Horace Ballard, Curator of American Art at WCMA, questions the past and modernity’s relationship with the natural world in “Landmarks.” Photo courtesy of Birmingham Museum of Art.
Horace Ballard is the curator of American Art at the Williams College Museum of Art (WCMA) and is the creator of the “Landmarks” exhibition.
Michael Gibson-Prugh (MGP): Hi, Horace — let’s get right into it. What drew you to the College over other museums or institutions?
Horace Ballard (HB): Oh, that’s a wonderful question. I had worked at RISD [Rhode Island School of Design] and the Bell Gallery at Brown, and I worked at the Yale Art Gallery. I really enjoy teaching museums and I’m fascinated by the ways their collections were built. I’m fascinated by a mission that we have at WCMA, which is truly the mission that drew me here, that said, we make innovative moments happen for this campus community, for the region, for the world. It means that when we want to buy a work of art or when a work of art is asked to go on loan or when we’re thinking about a program that we can collaborate on in-house, we always go back to the idea of what’s new, what’s innovative. At WCMA … if we can’t formulate a great question and refine that question, then somebody else must’ve already done that show, right? We think it’s such a great show when it becomes an open question that students, faculty and the region can help us refine and digest. I love that, that we build great things around questions.
MGP: So on that topic, with the “Landmarks” exhibition, what do you think that question is?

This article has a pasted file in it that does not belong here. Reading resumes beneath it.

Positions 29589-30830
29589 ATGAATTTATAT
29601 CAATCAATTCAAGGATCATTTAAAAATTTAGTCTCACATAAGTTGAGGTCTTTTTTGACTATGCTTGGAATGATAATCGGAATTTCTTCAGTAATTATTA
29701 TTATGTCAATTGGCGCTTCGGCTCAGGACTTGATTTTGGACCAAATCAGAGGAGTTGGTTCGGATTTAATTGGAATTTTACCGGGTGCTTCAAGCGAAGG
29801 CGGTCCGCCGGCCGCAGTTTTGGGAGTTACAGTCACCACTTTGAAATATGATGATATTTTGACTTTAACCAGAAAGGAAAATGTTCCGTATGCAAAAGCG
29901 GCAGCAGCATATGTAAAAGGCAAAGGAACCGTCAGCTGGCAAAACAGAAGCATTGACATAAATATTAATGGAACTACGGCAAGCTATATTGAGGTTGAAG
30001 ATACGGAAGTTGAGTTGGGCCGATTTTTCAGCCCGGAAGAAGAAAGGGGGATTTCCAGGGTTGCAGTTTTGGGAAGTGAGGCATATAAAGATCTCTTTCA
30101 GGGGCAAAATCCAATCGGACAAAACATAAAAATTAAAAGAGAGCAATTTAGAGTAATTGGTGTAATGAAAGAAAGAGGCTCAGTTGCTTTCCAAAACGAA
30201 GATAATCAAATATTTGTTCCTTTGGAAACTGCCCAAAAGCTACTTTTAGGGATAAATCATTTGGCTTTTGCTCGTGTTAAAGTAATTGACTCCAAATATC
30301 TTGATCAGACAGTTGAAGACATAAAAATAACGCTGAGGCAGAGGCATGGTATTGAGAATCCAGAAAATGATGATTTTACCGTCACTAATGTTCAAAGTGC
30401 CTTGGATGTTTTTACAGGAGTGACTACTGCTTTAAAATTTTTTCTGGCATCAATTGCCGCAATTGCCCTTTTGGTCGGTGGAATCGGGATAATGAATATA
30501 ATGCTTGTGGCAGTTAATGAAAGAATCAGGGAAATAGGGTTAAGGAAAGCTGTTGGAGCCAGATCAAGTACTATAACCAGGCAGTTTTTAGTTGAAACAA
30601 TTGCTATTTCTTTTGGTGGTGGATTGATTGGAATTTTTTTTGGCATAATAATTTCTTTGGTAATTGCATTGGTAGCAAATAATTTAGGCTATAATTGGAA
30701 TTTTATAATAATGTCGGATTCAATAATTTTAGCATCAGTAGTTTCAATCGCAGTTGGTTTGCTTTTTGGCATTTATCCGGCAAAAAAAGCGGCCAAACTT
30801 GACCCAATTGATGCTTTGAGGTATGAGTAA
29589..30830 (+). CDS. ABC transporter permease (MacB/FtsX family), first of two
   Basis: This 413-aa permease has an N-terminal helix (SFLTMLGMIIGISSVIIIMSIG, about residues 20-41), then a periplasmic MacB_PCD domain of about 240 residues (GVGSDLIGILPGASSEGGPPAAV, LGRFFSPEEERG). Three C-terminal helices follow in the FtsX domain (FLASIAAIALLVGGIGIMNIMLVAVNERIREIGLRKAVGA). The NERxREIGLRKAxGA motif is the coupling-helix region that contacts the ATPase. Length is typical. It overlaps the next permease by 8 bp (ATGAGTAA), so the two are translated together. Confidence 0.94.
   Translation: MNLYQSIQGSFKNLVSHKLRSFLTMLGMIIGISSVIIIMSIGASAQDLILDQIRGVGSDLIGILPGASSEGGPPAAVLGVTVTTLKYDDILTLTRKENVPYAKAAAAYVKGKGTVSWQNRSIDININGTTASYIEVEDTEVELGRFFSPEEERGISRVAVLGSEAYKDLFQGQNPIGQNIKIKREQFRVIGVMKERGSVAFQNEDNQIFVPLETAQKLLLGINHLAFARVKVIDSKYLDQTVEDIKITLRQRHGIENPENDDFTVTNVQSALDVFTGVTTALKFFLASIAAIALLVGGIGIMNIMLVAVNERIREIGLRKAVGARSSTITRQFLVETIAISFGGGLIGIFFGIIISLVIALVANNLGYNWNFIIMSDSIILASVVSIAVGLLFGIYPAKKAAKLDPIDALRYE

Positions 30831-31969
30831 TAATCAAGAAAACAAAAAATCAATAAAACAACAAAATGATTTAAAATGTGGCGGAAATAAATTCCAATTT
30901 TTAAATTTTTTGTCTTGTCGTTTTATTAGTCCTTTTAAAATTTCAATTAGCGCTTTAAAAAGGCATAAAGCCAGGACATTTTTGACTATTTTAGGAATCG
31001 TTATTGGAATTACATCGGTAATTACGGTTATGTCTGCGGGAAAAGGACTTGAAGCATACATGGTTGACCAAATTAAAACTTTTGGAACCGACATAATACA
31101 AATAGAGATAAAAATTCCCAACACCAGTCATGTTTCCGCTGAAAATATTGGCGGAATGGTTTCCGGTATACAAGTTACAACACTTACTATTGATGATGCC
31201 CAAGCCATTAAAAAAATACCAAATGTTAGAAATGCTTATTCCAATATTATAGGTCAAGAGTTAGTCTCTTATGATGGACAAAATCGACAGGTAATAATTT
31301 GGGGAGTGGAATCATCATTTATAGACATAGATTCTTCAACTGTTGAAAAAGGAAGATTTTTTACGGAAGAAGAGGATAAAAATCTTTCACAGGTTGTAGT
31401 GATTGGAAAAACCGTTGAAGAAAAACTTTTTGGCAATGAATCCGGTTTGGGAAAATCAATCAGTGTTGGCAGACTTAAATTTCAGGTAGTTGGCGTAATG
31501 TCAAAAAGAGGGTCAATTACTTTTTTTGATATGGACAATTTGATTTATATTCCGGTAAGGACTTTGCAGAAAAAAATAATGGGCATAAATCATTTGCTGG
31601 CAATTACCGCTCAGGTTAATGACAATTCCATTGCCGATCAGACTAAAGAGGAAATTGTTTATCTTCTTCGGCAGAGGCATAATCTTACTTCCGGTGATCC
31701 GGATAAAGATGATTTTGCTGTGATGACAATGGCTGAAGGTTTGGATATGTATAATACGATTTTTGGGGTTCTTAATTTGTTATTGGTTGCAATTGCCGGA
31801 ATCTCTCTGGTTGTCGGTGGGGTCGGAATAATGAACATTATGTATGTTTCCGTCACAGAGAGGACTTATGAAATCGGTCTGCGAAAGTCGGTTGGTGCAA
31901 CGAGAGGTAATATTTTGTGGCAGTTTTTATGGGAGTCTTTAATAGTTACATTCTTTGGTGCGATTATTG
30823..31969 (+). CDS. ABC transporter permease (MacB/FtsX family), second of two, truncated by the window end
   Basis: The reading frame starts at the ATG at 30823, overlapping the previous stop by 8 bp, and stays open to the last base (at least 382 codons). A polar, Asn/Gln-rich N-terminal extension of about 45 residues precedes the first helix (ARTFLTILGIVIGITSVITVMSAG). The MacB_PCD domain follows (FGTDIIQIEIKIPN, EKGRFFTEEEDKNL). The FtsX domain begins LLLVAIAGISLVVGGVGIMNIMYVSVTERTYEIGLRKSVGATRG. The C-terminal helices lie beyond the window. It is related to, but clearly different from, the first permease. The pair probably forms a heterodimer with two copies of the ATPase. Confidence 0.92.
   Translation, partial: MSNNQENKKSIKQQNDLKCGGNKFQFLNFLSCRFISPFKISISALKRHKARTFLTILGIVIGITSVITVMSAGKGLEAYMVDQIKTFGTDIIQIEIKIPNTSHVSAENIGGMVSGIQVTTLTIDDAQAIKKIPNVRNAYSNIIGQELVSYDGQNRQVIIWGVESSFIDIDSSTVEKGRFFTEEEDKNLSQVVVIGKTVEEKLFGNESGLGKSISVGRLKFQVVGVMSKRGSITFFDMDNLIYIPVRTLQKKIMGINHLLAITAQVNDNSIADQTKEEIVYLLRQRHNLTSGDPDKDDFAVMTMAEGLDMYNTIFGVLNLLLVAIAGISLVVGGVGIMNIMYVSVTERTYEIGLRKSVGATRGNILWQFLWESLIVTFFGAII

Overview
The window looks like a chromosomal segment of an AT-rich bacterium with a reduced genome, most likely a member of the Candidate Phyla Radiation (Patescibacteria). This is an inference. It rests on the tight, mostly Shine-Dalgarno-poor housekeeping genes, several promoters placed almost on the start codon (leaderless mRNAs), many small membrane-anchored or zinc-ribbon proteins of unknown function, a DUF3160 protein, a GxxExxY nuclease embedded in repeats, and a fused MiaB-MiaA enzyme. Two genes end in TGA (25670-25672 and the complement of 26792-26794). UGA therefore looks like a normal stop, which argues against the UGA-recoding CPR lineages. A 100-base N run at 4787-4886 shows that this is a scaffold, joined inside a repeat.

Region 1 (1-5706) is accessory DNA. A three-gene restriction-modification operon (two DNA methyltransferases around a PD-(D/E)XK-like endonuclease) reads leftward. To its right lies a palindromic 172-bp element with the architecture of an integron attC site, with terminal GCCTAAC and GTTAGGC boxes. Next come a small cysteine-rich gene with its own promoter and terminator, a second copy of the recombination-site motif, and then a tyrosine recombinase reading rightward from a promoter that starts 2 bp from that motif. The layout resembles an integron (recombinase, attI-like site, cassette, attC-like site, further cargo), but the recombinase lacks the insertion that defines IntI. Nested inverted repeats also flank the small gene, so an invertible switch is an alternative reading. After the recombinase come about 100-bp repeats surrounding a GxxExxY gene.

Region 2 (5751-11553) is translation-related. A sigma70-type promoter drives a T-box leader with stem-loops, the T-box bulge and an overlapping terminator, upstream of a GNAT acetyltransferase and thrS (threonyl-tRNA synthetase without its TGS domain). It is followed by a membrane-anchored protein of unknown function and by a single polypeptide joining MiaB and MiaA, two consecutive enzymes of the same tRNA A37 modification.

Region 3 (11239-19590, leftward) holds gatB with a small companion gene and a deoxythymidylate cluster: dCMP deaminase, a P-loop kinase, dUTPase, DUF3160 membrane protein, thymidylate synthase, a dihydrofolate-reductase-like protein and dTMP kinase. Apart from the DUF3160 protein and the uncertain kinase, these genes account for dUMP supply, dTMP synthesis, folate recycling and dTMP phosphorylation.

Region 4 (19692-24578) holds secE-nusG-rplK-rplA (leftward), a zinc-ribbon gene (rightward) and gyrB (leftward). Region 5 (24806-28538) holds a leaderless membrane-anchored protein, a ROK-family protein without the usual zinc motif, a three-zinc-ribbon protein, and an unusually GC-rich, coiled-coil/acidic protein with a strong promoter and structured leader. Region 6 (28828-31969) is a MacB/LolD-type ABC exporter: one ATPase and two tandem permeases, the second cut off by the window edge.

HB: The question at the heart of “Landmarks” is, what is a landscape and what is the stake of a landscape photograph in the postmodern moment when the world around us is rapidly changing and we’re losing space day by day? And photography is a highly modern invention in the way that we know it — it started in 1839, and it was so modern that one could argue that the photograph and all of its variants, including moving images and then what we know as cinema and film today, trained generations of human beings how to see the world. So, the question is, if we ask ourselves, what is a landscape? I think the next question is, so what does a landscape now do as a modern invention in the postmodern moment? And how has the College collected landscape photography and where are the gaps? Where should we continue to collect?
When you walk into the exhibition, there’s the intro text on the wall, laying all these things out, and then, even before you see the art, you see that we have been purposeful about a land acknowledgment moment. Collections are built in a hodgepodge and a myriad of ways — some gifts, some purchases, some requests, over centuries, as our collection has been. When you do that, it means that some voices get left out, and [the acknowledgement mentioned] “Here are some voices that get left out.”